ISTANBUL (AP) — A Turkish court is expected on Monday to deliver its final verdict in the trial against civil rights activist and philanthropist Osman Kavala who is accused of attempting to overthrow the government in connection with mass protests that broke out in 2013.
Kavala, who has already spent more than four years in jail, faces life in prison without parole if convicted.
Human rights groups say Kavala is being prosecuted with flimsy evidence. His case is being closely watched as a test for the rule of law in Turkey.
Europe’s top human rights body, the Council of Europe, has initiated “infringement” procedures against Turkey for refusing to abide by European Court of Human Rights rulings, which called for Kavala’s release on grounds that his rights had been violated.
Fellow defendant Mucella Yapici — an activist and architect — also faces a life term, while six other defendants could receive maximum 20-year prison terms.
Kavala, 64, has been jailed in Silivri prison, on the outskirts of Istanbul, since he was detained Oct. 18, 2017, accused of financing the protests. The businessman and other defendants have denied all accusations against them.
In his final defense statements on Friday, Kavala rejected the accusations once again, insisting that he had merely taken pastries and face masks bought from a pharmacy to the protesters. He said claims that he directed the protests are “not plausible.”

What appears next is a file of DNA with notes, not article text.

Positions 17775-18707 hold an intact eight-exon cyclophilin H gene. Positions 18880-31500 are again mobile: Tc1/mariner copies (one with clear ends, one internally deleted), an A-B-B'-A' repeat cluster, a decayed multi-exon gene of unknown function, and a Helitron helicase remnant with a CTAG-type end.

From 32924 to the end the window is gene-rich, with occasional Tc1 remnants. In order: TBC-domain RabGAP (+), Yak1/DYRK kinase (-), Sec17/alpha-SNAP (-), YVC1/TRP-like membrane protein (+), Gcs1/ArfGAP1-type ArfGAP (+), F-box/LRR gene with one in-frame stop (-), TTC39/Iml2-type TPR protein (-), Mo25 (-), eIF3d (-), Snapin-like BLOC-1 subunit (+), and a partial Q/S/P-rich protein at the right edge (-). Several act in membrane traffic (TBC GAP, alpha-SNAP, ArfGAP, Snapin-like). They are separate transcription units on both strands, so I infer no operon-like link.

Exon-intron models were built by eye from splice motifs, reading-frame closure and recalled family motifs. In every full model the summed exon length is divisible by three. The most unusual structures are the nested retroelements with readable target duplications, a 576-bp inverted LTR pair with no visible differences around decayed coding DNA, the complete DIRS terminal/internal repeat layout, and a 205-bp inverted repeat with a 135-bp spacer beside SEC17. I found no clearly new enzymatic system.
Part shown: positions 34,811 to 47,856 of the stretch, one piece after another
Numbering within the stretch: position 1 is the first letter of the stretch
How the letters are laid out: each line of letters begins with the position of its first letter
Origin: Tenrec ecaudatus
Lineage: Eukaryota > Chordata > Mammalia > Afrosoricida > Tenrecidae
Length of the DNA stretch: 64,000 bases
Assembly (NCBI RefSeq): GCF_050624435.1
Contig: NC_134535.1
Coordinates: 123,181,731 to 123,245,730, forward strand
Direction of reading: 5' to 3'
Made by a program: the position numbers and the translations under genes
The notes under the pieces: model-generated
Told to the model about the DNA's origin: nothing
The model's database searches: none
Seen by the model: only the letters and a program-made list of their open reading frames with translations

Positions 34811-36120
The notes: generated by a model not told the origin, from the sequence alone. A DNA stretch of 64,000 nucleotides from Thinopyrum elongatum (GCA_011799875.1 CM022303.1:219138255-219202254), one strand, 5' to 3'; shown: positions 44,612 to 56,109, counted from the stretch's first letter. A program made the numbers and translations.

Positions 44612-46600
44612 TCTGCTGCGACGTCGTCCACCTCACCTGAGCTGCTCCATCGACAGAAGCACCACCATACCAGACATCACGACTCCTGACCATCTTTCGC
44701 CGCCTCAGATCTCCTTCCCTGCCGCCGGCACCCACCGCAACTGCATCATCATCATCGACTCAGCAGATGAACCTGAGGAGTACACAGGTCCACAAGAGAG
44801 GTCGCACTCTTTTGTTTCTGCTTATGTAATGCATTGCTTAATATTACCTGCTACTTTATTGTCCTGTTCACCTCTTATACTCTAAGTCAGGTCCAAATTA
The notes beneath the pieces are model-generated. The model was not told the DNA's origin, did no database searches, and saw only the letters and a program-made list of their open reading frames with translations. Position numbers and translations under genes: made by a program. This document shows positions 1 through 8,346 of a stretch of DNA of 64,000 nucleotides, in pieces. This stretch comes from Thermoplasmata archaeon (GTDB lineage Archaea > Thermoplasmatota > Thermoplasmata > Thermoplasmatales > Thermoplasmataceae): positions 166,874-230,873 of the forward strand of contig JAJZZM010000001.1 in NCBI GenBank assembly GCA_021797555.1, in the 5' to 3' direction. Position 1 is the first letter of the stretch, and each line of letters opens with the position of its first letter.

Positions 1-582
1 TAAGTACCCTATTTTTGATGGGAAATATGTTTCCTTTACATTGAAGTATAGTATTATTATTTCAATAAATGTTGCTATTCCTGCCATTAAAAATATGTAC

“The fact that I spent 4.5 years of my life in prison is an irreparable loss for me. My only consolation is the possibility that my experience will contribute to a better understanding of the grave problems of the judiciary,” Kavala told the court by videoconference from Silivri.
Kavala was initially acquitted in February 2020 of charges that connected him with the 2013 Gezi Park protests. As supporters awaited his release, Kavala was rearrested on new charges linking him to a 2016 coup attempt. The acquittal was later overturned and the case was merged with that relating to the coup attempt, which the Turkish government blames on the network of U.S.-based Muslim cleric Fethullah Gulen.
In October, Kavala’s continued detention sparked a diplomatic crisis between Turkey and 10 Western countries, including the United States, France and Germany, after they called for his release on the fourth anniversary of his imprisonment.
Turkish President Recep Tayyip Erdogan has accused Kavala, of being the “Turkish branch” of billionaire U.S. philanthropist George Soros, whom the Turkish leader alleges has been behind insurrections in many countries. He threatened to expel Western envoys for meddling in Turkey’s internal affairs.
The European Court of Human Rights’ 2019 decision said Kavala’s imprisonment aimed to silence him and other human rights defenders and wasn’t supported by evidence of an offense.
The lengthy infringement process by the Council of Europe, a 47-member bloc that upholds human rights, could lead to the suspension of Turkey’s voting rights or membership in the organization.
Erdogan has dismissed the infringement process, saying Turkey would not “recognize those who do not recognize our courts.” Turkey argues that Kavala’s ongoing detention is linked to the 2016 attempted coup and not the previous charges that were reviewed by the European court.
Kavala is the founder of a nonprofit organization, Anadolu Kultur, which focuses on cultural and artistic projects promoting peace and dialogue.
The 2013 protests started as opposition to the planned development of a shopping mall on the site of the small park in central Istanbul and soon grew into a nationwide protest against Erdogan, who was prime minister at the time.